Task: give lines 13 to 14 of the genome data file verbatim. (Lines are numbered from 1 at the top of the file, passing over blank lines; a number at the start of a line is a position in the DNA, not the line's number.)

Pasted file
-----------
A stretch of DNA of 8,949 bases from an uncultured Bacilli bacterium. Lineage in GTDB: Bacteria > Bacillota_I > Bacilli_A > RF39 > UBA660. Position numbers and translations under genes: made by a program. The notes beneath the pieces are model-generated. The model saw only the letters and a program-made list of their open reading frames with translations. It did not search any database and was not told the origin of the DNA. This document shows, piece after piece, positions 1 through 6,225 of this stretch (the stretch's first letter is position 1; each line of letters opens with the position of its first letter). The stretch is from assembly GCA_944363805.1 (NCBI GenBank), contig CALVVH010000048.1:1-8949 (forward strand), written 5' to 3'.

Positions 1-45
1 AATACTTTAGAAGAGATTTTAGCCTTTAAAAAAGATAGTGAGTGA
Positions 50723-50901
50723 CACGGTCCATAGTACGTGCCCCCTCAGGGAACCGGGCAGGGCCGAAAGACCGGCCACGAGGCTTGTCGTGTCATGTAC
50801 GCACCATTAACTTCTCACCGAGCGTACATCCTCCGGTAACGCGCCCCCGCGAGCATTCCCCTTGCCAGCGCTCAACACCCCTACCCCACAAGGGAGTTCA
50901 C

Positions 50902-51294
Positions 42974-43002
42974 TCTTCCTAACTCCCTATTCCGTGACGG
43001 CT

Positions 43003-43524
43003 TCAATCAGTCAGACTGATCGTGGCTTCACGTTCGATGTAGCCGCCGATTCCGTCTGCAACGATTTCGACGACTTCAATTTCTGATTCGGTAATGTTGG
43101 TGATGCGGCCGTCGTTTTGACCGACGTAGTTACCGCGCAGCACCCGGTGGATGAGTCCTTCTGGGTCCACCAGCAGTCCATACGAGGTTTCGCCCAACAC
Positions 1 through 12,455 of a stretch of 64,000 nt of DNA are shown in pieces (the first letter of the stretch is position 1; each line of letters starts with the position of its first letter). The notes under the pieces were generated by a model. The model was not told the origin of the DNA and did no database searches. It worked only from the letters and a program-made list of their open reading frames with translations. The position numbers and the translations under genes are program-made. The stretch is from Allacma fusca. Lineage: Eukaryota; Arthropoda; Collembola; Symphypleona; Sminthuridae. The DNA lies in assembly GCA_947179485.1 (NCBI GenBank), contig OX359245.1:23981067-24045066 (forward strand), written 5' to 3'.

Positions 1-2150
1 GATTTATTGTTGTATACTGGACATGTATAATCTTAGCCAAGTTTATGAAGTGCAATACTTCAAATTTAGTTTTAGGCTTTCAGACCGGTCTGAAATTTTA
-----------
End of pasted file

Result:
43003 TCAATCAGTCAGACTGATCGTGGCTTCACGTTCGATGTAGCCGCCGATTCCGTCTGCAACGATTTCGACGACTTCAATTTCTGATTCGGTAATGTTGG
43101 TGATGCGGCCGTCGTTTTGACCGACGTAGTTACCGCGCAGCACCCGGTGGATGAGTCCTTCTGGGTCCACCAGCAGTCCATACGAGGTTTCGCCCAACAC